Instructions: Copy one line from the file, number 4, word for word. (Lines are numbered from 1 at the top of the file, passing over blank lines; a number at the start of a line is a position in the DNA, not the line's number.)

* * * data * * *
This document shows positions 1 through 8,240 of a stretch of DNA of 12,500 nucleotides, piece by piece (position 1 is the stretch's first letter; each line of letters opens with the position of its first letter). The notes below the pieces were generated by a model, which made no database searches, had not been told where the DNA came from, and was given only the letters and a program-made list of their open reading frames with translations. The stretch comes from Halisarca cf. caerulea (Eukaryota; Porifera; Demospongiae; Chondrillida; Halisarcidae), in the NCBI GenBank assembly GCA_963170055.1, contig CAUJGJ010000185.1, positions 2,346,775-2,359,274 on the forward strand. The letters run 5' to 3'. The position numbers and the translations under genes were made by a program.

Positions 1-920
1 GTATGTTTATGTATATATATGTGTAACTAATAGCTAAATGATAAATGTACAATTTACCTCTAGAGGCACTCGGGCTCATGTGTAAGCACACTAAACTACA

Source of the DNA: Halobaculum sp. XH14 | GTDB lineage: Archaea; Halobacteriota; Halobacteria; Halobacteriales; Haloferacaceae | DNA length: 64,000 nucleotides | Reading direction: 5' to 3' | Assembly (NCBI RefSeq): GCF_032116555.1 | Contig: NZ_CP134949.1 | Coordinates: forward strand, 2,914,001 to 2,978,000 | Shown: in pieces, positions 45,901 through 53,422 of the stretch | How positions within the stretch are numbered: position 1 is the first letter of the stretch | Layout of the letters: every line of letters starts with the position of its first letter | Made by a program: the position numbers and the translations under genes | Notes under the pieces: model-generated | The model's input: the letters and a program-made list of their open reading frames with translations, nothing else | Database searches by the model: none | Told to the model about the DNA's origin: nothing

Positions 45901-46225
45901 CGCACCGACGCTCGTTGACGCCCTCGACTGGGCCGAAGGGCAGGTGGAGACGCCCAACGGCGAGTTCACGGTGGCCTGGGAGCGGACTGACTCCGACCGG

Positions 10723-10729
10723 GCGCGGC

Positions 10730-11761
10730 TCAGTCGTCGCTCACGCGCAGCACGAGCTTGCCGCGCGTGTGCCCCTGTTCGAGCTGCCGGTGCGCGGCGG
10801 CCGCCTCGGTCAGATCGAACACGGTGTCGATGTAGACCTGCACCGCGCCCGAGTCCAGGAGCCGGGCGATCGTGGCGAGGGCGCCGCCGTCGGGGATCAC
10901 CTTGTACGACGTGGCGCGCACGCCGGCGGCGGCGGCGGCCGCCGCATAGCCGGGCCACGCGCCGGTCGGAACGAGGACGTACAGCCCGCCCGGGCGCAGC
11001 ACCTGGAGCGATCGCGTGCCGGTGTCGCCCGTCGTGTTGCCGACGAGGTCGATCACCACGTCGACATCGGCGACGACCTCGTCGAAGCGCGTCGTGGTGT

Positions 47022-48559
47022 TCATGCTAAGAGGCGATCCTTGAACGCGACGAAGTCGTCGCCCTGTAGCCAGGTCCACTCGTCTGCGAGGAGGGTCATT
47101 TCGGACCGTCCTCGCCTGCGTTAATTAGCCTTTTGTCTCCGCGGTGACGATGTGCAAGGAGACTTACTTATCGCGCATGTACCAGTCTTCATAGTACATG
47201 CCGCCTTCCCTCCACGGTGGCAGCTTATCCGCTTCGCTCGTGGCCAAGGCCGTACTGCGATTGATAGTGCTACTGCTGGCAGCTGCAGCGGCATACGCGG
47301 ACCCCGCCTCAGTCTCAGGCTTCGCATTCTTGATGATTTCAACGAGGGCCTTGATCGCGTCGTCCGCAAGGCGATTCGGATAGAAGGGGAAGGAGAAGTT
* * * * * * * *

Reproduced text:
Source of the DNA: Halobaculum sp. XH14 | GTDB lineage: Archaea; Halobacteriota; Halobacteria; Halobacteriales; Haloferacaceae | DNA length: 64,000 nucleotides | Reading direction: 5' to 3' | Assembly (NCBI RefSeq): GCF_032116555.1 | Contig: NZ_CP134949.1 | Coordinates: forward strand, 2,914,001 to 2,978,000 | Shown: in pieces, positions 45,901 through 53,422 of the stretch | How positions within the stretch are numbered: position 1 is the first letter of the stretch | Layout of the letters: every line of letters starts with the position of its first letter | Made by a program: the position numbers and the translations under genes | Notes under the pieces: model-generated | The model's input: the letters and a program-made list of their open reading frames with translations, nothing else | Database searches by the model: none | Told to the model about the DNA's origin: nothing